Putting together a healthy diet plan can seem overwhemling. There are so many fad diets, it makes it difficult to know what's right for you. For athletes, eating is all about fueling for superior performance on the field.
A healthy diet has three main areas of concern: food choices, hydration and portion control. If an athlete can control all three, he or she can successfully create a healthy diet plan.
We live in a world where we are surrounded by fast food and microwavable meals. Although they're convenient, they might not be the best foods to fuel athletic performance. The most important thing is to find foods that will help build lean muscle, repair your body and ensure gains long after you complete your training or event. Many of the nutrients that accomplish these things can be found in non-processed foods. Organic and all-natural foods ensure that what you're eating hasn't been pumped with additives or preservatives.
Lean chicken, beef and fish are all great. If you do not eat meat, you can go with green peas ( a serving of which contains around the same amount of protein as a cup of milk), or you can increase the amount of nuts, beans and legumes in your diet. Beans are an extremely underutilized food in the American diet. They're high in protein, fiber and other useful nutrients.
When it comes to carbohydrates, it's hard to beat quinoa. Although most grains contain a small amount of protein, quinoa contains more than 8 grams per cup. Quinoa delivers carbs and protein simultaneously, which not only helps your body feel full but also speeds the recovery process. Whole grain foods are another fantastic source of carbohydrates that will give you long-lasting energy.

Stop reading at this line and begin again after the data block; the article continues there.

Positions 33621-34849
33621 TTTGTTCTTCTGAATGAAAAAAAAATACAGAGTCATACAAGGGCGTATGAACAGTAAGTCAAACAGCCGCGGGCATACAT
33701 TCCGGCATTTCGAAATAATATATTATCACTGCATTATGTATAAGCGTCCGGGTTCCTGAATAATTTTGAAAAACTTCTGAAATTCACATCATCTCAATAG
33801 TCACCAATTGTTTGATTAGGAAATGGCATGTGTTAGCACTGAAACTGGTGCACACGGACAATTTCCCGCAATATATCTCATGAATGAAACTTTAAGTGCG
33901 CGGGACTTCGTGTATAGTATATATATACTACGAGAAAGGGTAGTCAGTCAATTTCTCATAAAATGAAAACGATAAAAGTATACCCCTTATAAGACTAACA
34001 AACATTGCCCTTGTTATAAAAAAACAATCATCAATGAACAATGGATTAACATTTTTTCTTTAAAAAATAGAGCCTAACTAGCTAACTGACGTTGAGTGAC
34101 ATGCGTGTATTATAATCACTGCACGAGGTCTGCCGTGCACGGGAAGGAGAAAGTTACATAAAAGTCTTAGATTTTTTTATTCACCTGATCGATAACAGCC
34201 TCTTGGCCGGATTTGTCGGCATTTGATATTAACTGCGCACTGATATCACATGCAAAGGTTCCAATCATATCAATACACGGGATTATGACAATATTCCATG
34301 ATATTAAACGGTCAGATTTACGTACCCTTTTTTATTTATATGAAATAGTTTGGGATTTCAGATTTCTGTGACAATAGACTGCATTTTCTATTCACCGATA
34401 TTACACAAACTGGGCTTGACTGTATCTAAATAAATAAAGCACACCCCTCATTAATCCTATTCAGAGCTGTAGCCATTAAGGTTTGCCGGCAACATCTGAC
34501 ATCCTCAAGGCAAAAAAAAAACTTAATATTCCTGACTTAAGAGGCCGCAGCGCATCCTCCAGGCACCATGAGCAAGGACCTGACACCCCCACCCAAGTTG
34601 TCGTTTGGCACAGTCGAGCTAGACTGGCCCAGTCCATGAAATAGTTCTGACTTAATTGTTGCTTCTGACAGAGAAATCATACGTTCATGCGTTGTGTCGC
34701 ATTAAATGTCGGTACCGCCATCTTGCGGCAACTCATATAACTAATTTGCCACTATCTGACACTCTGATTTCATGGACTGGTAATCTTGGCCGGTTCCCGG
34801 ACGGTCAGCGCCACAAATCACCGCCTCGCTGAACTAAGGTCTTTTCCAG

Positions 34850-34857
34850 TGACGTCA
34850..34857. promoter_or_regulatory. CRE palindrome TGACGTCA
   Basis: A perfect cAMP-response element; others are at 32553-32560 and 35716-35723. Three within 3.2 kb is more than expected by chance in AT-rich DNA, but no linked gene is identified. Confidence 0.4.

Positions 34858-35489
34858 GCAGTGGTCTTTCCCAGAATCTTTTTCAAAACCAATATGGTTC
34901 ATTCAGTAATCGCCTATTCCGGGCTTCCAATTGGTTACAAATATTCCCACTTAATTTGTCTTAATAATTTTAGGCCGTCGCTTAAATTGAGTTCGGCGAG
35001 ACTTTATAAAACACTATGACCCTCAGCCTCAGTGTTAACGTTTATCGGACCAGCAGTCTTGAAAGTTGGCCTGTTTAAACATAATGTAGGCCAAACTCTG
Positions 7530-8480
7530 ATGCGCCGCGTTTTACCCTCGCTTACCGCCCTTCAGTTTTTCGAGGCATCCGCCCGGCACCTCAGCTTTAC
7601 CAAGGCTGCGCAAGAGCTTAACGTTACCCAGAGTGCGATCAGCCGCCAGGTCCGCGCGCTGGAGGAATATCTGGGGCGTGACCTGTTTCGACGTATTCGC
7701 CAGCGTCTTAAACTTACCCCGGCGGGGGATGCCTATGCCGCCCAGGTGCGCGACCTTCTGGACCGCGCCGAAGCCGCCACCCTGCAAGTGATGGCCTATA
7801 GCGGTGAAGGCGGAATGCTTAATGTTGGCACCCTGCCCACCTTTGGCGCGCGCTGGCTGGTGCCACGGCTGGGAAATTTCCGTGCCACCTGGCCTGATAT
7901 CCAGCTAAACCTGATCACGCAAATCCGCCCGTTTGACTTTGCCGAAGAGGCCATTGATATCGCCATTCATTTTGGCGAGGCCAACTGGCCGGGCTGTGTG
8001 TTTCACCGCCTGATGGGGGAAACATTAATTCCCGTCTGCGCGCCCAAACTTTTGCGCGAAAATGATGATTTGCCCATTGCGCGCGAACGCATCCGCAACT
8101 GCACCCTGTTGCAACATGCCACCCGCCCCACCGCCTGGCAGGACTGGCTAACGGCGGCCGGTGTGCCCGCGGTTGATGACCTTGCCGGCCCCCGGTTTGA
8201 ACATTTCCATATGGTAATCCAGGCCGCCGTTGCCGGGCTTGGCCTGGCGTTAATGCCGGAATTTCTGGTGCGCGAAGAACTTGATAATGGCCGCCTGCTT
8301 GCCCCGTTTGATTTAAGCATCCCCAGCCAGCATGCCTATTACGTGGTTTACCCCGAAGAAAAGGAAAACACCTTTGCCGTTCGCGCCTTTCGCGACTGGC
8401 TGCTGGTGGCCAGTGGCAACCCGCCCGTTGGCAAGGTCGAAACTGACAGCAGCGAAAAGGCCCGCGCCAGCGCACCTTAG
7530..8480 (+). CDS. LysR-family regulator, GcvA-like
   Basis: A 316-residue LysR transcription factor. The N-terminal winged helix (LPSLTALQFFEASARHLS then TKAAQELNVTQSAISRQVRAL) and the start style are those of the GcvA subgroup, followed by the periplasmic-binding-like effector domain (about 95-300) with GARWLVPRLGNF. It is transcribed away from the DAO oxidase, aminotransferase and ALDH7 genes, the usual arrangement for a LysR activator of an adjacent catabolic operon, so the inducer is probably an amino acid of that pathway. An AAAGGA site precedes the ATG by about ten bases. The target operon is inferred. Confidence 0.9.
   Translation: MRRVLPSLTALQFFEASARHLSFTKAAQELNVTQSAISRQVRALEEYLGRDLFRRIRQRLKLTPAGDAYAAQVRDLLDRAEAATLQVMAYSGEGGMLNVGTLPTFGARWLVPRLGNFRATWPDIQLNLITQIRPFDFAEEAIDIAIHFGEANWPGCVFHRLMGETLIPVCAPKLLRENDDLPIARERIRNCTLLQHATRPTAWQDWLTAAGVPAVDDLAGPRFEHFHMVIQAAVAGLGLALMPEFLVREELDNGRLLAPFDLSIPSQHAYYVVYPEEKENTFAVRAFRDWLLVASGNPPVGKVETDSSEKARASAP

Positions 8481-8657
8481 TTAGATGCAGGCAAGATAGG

Fruits & Vegetables
Fruits and vegetables are extremely important. Spinach should be included in every athlete's diet. This green leaf has the ability to process digestion, which makes you feel fuller longer. Your diet should also include pineapple and papaya. Both of these tropical fruits contain enzymes that help your body break down and digest protein—and they possess anti-inflammatory properties that speed up your body's recovery process.
You should drink half your body weight in ounces of water per day. It sounds like a lot, but by simply keeping a water bottle around throughout the day, you can easily reach this goal.
RELATED: Hydrate With Food
During any event or training, you should drink some water every 15 minutes. Dehydration leads to a drop in performance—the last thing an athlete wants. Adding lemons to your water is a smart idea. Lemon water has the ability to keep your liver in check and can keep your skin healthy. Water should always be your first choice when it comes to hydration—not options like fruit drinks or soda. The excess sugar in those drinks lets you quickly and mindlessly consume extra calories. Stick to water if you're serious about changing your body.
Portion control is key when it comes to a healthy diet plan.
Avoid the "halo effect." This refers to someone who eats healthy foods but goes overboard on portions, thereby consuming too many calories for the day. For proper portion sizes, remember how to organize your plate. Protein should be the size of your smartphone, carbohydrates should be the size of your fist, and fruits and vegetables should take up the rest of your plate. This is a simple way to visualize what a healthy meal looks like. Also, the more colorful your plate, the more diverse nutrients you'll be eating. Stock up on a wide range of colorful fruits and veggies; your body will thank you for it.
Eating healthy is all about finding what works best for you, but if you follow these three easy tips, you'll get started down the right path.
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